Where is your organisation established?

This will be UK company, Channel Islands company or rest of the world.

What do you want to apply as?

The options are company, sole trader, individual, partnership, limited liability partnership or charity, pubic body or not for profit.

The last one is for structures like pension funds and trusts and unincorporated bodies such as small charities and clubs. 

What are your company details?

Put the name of the client, exactly as shown at Companies House or on the VAT certificate.

Include the unique taxpayer reference (UTR) for the applicant, but just the block of five digits and five digits (12345-67890). Ignore the first three digits and the slash (632/).

Date when the company was set up

Put this as per Companies House.

What is your company’s registered address?

Use the address as per Companies House first, and if that fails, try the address on the VAT certificate (which may be different).

Check your answers

All of the answers are matters of fact. However, if there are errors then it is usually the postcode or address that causes the problem. Also, check the client’s name is exactly as registered with Companies House. For example, if a company at Companies House is showing as ABC. Ltd (note the full stop) then if you answer as ABC Ltd (with no full stop) there will be a mismatch. So make sure the company name is exactly as Companies House – even if it is a typo.

Replies (3)

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By Hugo Fair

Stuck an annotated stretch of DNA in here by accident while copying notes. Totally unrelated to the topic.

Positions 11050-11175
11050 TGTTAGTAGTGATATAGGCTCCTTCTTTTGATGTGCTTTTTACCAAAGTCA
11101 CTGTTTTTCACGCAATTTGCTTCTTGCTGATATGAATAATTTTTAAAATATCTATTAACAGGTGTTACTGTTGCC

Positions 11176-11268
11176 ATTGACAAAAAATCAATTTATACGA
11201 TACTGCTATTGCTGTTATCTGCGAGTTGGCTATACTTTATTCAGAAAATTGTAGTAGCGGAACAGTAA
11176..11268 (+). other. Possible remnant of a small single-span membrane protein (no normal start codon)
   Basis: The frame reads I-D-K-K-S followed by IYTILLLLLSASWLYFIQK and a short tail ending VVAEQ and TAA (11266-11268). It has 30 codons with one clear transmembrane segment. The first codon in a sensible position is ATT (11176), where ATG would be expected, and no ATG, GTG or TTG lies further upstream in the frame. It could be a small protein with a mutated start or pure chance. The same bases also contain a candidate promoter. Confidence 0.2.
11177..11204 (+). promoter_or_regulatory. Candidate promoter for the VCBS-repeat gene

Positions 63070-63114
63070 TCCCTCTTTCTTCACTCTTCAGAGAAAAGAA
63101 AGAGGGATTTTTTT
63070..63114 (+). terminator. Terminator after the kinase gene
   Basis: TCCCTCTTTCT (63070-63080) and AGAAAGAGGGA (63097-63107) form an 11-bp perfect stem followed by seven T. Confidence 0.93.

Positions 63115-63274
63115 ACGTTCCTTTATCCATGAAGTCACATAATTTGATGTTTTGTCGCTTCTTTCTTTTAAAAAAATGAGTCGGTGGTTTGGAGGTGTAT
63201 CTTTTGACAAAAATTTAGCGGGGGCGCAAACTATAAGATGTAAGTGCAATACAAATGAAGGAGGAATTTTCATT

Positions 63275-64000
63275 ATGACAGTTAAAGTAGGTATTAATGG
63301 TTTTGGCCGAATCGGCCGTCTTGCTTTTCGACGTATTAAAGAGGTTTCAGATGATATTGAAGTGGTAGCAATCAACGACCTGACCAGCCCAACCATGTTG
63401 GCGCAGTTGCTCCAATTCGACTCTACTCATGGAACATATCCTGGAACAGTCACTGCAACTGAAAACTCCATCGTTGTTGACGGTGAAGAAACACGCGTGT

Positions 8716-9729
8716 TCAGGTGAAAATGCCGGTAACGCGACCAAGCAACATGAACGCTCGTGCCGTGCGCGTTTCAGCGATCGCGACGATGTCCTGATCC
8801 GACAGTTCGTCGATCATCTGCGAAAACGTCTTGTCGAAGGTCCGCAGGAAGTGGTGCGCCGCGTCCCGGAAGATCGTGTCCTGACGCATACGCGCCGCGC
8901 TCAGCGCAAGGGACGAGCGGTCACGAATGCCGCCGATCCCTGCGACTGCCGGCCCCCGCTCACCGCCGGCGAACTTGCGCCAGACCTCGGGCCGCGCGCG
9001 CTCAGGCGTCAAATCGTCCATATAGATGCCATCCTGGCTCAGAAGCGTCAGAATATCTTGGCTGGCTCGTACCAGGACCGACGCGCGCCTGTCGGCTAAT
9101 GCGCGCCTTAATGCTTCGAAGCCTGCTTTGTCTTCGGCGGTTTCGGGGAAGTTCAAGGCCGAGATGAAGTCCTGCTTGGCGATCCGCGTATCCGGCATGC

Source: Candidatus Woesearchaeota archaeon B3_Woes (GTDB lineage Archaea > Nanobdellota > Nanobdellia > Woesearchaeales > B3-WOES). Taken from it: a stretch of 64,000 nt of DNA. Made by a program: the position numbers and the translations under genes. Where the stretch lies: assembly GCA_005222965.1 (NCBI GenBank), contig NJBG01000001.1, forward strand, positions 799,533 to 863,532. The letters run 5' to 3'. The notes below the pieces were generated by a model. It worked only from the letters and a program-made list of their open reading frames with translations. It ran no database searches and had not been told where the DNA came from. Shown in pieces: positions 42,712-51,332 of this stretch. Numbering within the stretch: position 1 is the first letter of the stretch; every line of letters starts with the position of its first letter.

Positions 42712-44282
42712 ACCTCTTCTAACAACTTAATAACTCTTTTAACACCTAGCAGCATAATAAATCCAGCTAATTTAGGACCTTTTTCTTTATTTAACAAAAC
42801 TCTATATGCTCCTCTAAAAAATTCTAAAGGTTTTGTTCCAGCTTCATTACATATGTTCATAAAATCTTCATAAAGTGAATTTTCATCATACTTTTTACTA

24th May 2023 16:10

You're surely not suggesting, Jason, that there's more to bookkeeping than reconciling invoices and bank transactions? Do you think HMRC are aware of this? :=)

Thanks (2)
By Jason Croke
26th May 2023 10:33

A book-keeper someone who is regularly looking after the same clients will sense that they've not seen a C79 or a recharge of VAT from DHL/Fedex and my article was aimed at those who know something is wrong but not sure what or how to resolve.

Where you have a book-keeping team who are not allocated a specific list of clients to look after or where the book-keeping is passed from a senior to a junior for training or just passed to whoever is available, we lose a bit of intimacy in regard knowing the client and that is where these things can get missed or not picked up.

I suspect there are thousands of traders out there oblivious to the fact they're importing stuff and the VAT has gone to the postponed account and nobody has picked up on that or done the in/out in boxes 1/4. For most it probably isn't an issue as no VAT loss , but ignoring the fact it might be VAT neutral, client is paying for us to do their book-keeping and if we're not picking up import VAT matters then client could have cause for complaint.

HMRC probably aren't even aware of this issue, they can barely understand basic stuff like replying to letters or emails in less than 6 months, so I think taxpayers are safe for a while, but if I were HMRC and had some resource, I'd be trawling the PVA statements of business that I think might be partially exempt (banks, opticians, etc) and would be worth a punt.

Thanks (1)
Replying to Jason Croke:
By Hugo Fair
26th May 2023 11:27

Wholeheartedly agree with all that ... and apologies for omitting to say that I found the article both easy to read and helpful.

My cumbersome attempt at sarcasm was intended to be a dig solely at HMRC's expense .. suggesting they seem to be unaware that there's more to bookkeeping than reconciling invoices and bank transactions (as per their enthusiasm for the 'simplification' to be wrought via use of cash basis and MTD).

Thanks (2)